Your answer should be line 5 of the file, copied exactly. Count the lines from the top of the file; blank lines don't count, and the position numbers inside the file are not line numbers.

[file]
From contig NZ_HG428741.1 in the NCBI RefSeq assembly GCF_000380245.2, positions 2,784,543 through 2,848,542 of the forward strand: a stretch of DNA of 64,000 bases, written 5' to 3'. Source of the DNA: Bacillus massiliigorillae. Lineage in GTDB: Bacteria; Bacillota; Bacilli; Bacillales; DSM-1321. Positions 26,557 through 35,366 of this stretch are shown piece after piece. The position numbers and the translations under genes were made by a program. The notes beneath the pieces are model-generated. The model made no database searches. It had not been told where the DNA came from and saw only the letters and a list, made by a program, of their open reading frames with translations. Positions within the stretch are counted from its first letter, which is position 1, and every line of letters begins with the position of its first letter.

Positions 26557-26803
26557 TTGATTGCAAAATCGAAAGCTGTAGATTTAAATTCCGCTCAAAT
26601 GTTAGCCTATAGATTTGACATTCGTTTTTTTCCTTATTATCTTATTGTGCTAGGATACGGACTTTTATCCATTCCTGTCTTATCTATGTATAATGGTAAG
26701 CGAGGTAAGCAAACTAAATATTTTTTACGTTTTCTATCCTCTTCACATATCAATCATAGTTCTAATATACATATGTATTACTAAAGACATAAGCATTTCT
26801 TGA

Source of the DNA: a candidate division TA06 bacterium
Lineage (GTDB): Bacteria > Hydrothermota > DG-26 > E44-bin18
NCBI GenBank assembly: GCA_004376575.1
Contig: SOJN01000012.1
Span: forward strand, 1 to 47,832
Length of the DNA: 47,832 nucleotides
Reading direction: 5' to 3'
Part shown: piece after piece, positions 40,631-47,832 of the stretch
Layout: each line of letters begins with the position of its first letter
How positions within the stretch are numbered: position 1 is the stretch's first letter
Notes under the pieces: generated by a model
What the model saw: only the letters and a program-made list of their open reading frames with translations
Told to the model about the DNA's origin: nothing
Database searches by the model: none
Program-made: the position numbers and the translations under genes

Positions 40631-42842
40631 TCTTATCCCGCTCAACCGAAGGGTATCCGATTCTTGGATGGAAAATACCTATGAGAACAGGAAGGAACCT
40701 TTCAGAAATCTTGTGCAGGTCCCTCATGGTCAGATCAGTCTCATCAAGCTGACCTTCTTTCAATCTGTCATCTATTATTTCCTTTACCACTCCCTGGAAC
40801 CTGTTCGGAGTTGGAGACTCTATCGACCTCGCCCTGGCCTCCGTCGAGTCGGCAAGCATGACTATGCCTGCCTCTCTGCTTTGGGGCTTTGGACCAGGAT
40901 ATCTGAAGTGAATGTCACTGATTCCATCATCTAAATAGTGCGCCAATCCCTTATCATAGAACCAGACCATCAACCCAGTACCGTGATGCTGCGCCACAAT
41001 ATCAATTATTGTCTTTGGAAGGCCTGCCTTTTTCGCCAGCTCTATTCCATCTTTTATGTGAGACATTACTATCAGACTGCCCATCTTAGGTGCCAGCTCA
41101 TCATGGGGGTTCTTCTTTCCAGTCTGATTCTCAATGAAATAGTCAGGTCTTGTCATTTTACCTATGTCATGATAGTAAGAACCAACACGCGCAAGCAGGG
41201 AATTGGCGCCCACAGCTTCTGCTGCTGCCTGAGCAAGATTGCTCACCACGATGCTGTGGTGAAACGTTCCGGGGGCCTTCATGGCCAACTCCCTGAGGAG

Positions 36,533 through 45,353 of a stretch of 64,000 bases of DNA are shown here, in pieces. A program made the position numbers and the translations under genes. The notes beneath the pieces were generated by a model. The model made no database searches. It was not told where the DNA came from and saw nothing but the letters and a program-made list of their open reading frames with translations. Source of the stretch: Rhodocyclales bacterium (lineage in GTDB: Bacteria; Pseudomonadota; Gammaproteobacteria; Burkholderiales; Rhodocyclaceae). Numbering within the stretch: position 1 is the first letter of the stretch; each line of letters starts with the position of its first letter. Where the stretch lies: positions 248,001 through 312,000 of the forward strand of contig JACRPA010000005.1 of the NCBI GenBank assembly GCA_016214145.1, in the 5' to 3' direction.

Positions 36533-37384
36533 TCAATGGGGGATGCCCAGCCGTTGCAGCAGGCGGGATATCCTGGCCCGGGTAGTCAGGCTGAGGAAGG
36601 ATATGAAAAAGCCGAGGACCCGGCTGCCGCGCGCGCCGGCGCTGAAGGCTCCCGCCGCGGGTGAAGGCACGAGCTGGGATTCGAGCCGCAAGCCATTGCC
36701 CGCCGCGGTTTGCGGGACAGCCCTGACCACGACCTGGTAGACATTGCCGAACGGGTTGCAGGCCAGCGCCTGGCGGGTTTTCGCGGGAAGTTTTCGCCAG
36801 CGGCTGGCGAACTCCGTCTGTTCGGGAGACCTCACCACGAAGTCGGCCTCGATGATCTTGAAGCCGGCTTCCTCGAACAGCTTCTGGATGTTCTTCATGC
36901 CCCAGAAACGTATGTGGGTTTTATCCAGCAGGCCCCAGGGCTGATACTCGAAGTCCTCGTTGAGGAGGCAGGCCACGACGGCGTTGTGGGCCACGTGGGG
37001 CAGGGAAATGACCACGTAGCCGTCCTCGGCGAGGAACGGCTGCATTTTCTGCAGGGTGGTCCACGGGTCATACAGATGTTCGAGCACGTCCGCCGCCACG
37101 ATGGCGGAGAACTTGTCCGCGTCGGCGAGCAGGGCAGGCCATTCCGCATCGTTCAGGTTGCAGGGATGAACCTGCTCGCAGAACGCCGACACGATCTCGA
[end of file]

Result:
26701 CGAGGTAAGCAAACTAAATATTTTTTACGTTTTCTATCCTCTTCACATATCAATCATAGTTCTAATATACATATGTATTACTAAAGACATAAGCATTTCT